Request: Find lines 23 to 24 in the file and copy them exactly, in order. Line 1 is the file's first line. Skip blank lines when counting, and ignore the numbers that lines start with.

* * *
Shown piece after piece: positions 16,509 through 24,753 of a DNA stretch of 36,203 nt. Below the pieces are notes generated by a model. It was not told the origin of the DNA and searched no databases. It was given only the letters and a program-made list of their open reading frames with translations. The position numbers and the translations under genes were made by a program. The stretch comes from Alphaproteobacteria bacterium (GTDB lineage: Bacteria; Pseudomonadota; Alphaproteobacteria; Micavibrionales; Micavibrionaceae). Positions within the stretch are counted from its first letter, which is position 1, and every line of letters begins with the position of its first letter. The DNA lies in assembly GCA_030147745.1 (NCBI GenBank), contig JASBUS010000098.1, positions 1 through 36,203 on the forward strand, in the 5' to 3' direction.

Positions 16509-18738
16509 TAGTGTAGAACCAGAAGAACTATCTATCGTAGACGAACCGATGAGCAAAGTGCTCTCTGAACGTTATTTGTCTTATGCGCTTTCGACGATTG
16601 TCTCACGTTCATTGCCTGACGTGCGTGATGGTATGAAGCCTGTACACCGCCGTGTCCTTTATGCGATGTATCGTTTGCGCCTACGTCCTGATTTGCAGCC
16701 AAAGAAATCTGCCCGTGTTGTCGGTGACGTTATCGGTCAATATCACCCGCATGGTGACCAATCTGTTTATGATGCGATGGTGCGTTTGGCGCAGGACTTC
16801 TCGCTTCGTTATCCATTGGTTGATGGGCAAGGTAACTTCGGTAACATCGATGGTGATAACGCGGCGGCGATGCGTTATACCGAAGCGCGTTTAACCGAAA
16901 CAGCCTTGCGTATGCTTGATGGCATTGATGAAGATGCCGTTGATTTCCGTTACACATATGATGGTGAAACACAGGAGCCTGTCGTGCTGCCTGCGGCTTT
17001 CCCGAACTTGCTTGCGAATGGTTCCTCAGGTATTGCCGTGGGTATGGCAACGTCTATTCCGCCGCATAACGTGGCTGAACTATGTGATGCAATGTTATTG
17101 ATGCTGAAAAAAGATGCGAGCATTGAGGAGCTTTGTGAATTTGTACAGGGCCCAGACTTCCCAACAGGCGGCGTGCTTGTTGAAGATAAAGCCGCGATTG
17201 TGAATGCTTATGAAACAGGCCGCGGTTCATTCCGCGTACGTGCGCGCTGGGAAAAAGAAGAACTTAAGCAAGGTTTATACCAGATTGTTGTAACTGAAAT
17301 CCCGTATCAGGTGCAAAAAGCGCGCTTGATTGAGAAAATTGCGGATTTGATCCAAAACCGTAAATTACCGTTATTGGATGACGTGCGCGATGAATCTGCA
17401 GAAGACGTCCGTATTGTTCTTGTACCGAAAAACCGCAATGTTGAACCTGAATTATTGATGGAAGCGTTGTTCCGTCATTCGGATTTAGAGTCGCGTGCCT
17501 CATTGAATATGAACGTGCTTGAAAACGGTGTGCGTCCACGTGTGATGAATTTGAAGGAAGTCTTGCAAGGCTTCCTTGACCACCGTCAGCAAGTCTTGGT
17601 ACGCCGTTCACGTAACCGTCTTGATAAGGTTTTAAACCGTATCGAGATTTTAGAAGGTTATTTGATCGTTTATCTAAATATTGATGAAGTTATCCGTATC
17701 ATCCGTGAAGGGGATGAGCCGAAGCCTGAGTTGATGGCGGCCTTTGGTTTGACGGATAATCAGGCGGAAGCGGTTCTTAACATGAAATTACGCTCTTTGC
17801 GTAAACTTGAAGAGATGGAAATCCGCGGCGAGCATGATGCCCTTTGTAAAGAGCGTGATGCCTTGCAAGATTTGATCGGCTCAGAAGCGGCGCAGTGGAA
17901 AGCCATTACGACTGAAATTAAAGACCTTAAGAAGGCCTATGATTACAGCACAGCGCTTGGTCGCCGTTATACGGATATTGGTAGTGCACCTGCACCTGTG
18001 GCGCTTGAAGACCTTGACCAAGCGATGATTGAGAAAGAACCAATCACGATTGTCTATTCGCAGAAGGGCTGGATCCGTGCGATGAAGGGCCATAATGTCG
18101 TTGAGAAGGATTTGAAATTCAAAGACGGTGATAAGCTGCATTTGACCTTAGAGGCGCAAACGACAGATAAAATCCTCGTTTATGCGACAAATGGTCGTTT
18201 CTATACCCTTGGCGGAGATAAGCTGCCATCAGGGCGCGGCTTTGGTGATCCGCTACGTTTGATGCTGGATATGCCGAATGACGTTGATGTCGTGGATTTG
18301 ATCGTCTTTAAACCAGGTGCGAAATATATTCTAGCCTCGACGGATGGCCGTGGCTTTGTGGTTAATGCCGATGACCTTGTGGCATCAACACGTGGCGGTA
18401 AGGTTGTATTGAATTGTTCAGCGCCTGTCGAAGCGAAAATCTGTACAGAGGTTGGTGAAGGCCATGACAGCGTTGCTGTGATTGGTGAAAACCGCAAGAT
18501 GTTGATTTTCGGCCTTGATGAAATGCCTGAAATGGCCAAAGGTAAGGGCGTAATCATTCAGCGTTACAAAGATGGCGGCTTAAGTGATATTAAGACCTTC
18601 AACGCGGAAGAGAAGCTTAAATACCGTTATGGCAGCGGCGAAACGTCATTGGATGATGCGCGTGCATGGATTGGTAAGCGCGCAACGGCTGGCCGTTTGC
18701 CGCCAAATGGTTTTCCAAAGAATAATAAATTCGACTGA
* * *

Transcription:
18501 GTTGATTTTCGGCCTTGATGAAATGCCTGAAATGGCCAAAGGTAAGGGCGTAATCATTCAGCGTTACAAAGATGGCGGCTTAAGTGATATTAAGACCTTC
18601 AACGCGGAAGAGAAGCTTAAATACCGTTATGGCAGCGGCGAAACGTCATTGGATGATGCGCGTGCATGGATTGGTAAGCGCGCAACGGCTGGCCGTTTGC